Time Management – 4 Tips For Expert Level Success
Time management can be a real struggle for a lot of us. If it were possible for someone to invent a way to add additional hours to the day, they would no doubt become an overnight billionaire. It seems like something that we ask for almost daily – more time. There is never enough time to get all the things done that we want or need to get done. It feels more like we are playing catch-up instead of getting ahead.
The days of sitting back and relaxing right before a deadline are scarce. The last thing going through our mind at the end of a long day is usually a to-do list. While we wait in vain on a magic pause button or 30-hour day, there are ways to manage the time that we do have more efficiently so that it at least feels like we have more time each day.
1. Time Management Prioritizing And Planning
The worst thing you can do is to throw yourself into your work or day with no plan. What this leads to is things “popping up” that you’ve forgotten about or getting so lost in what you are doing that you don’t move on from tasks in a timely manner. Prioritizing what needs to be done helps keep you on track and within deadlines. Once you map out appointments, meetings, and tasks that are required for the day or week then you can start adding in tasks by priority.
Having a solid plan also ensures that you don’t get caught feeling that you have more downtime than you actually do. Knowing what needs to be done and planning out time to get it done or allotting specified time before allowing yourself to move on to the next task will keep you on track. You can use any number of tools to help accomplish this task such as a paper or dry erase calendar, a mobile app reminder, or your email calendar.
2. Stop Procrastinating
Putting off things for another day when you have time to do them now leaves that inevitable due date feeling like a long and impossible day. Think about why you want to put something off and then reconsider. If something is only going to take you a few minutes get it done and mark it off your list. If the project seems overwhelming and leaves you hesitant to tackle it; break the project down into smaller tasks or schedule shorter amounts of time to work on it. Allowing yourself to come back to your work and break it up over time will keep you from feeling burned out and may even give you the perspective you need to do an even better job than you would have had you completed it all at once.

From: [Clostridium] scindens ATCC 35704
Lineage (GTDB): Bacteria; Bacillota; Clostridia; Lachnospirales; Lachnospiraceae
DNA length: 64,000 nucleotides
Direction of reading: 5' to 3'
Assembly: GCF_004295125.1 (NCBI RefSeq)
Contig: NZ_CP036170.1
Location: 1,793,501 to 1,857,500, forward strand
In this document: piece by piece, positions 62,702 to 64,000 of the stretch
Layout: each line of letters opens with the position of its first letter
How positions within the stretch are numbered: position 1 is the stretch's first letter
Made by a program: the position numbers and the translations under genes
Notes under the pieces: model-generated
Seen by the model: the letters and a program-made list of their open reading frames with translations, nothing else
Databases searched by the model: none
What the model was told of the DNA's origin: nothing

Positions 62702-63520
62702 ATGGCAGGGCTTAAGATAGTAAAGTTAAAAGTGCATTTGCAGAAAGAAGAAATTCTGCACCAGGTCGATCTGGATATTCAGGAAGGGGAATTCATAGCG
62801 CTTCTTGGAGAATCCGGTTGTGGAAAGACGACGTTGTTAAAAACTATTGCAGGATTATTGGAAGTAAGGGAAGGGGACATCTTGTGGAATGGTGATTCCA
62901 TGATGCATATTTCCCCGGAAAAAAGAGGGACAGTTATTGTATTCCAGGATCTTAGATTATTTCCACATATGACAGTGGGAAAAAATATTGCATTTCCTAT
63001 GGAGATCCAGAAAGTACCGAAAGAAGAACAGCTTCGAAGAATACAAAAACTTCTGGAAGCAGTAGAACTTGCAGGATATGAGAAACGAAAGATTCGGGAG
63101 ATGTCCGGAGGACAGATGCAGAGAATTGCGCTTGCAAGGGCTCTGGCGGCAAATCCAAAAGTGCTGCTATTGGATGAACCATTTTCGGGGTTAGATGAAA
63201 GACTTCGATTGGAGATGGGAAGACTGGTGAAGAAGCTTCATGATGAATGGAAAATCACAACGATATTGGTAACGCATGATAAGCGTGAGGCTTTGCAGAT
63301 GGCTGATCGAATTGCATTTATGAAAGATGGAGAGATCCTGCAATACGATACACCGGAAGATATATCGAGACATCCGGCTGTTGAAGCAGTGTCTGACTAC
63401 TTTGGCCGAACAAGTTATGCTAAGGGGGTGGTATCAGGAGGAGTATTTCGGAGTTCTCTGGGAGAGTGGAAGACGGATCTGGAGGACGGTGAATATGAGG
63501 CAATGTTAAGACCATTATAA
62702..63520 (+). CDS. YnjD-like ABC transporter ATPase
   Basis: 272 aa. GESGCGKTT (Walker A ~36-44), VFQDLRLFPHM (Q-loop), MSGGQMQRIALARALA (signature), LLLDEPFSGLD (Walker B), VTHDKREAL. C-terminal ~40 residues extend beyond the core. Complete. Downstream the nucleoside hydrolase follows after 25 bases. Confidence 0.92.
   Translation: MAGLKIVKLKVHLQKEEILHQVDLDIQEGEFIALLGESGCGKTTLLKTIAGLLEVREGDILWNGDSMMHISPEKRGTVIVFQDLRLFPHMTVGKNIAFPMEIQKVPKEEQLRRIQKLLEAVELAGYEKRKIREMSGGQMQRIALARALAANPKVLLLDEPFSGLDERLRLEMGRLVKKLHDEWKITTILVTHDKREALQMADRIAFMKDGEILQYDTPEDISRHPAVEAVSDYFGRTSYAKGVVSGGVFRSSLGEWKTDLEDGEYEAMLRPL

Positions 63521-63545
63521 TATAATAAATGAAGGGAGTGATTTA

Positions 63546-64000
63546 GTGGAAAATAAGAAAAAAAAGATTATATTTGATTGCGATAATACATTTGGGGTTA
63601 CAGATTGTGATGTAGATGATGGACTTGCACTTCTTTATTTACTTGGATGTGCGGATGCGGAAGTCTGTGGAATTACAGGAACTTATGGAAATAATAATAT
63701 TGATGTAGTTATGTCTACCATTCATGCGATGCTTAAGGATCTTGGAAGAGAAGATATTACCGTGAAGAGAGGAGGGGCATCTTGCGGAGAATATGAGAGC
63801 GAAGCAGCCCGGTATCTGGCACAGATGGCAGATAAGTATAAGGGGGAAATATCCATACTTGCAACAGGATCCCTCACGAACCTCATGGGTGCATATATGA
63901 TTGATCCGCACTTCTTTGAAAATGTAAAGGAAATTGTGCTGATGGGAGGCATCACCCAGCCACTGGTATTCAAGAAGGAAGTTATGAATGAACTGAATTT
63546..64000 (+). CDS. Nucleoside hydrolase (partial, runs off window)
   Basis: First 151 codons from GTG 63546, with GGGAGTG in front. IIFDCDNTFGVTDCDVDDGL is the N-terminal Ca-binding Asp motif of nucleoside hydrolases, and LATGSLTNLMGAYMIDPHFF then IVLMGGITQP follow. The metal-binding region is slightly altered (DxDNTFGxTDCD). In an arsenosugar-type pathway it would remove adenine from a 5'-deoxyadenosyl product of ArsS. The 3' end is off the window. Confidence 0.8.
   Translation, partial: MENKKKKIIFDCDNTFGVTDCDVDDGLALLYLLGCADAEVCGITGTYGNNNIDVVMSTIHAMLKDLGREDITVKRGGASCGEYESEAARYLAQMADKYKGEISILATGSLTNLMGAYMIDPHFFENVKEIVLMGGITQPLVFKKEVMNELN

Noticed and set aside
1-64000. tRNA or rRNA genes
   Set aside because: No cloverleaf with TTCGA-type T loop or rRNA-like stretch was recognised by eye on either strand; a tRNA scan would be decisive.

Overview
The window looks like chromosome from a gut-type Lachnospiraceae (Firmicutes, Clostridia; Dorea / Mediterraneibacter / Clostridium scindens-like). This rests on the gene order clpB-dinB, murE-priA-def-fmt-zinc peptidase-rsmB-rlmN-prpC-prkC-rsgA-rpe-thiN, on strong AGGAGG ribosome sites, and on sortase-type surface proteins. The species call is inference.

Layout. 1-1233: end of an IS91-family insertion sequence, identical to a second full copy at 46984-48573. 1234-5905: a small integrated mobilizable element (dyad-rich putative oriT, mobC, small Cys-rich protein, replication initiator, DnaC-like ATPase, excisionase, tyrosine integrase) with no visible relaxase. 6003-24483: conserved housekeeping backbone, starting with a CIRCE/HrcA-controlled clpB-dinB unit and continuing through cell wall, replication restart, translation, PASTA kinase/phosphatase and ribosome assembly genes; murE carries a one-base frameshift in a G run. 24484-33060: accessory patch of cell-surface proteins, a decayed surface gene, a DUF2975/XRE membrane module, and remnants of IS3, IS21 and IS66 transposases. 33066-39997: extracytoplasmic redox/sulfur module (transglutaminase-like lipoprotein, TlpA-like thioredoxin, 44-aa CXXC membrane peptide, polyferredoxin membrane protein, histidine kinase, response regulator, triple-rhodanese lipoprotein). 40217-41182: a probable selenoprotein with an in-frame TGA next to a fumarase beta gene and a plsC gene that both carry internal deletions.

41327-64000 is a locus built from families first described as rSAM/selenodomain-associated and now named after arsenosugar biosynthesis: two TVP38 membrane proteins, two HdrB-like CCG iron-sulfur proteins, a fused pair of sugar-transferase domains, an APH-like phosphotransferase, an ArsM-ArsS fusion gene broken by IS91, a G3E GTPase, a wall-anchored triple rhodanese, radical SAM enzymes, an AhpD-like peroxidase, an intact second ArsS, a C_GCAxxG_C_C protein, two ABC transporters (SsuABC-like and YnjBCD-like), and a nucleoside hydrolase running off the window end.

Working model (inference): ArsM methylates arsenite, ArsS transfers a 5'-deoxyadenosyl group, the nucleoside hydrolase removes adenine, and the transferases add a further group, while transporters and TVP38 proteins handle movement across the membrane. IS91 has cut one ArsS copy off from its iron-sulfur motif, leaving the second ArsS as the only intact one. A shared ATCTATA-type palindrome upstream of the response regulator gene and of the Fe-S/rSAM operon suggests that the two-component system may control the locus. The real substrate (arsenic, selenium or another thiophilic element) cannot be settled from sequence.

3. Don’t Overextend Yourself
A common mistake of poor time management is simply not accounting for personal limitation or allowing time for life to happen. It is not possible to consistently schedule yourself extremely long work days and tight schedules without there eventually being a breaking point. A breaking point that may end up putting you further behind than you’d ever imagined. The more you overextend yourself the more tired and frustrated you will be. Your work will suffer and the effect will trickle down from there.
It’s best to be generous when scheduling your time and also schedule time for breaks. Allowing yourself more time than you need to get things done can help. Make it a rule of thumb that early is on time and on time is late. The result will be that you’ll find extra time here and there that you weren’t expecting. You’ll be able to use this time to get ahead or enjoy some downtime, and a printer malfunction or storm blocking your internet signal won’t seem like the end of the world.
4. Dig in
The root cause of your struggle with time management may be something that you don’t even realize. Often times we don’t realize how much time we are really putting into a specific task. Take some time to find out what you do all day. You may be surprised at where you are actually spending your time. Using a free site such as Toggl will allow you to time each task by starting and stopping as you work. At the end of your day or week, you can go in and view a summary of where your time was spent. This will identify problem areas and bring focus to the changes that you may need to make. After all, you can’t improve something if you aren’t aware of the issues.
It may be as simple as rearranging your schedule or you may realize that you could benefit from delegating some tasks that seem to occupy huge chunks of your time. The end result should be that you are able to identify where you spend your time, assess the value or hindrance, and organize your day to better manage your time.
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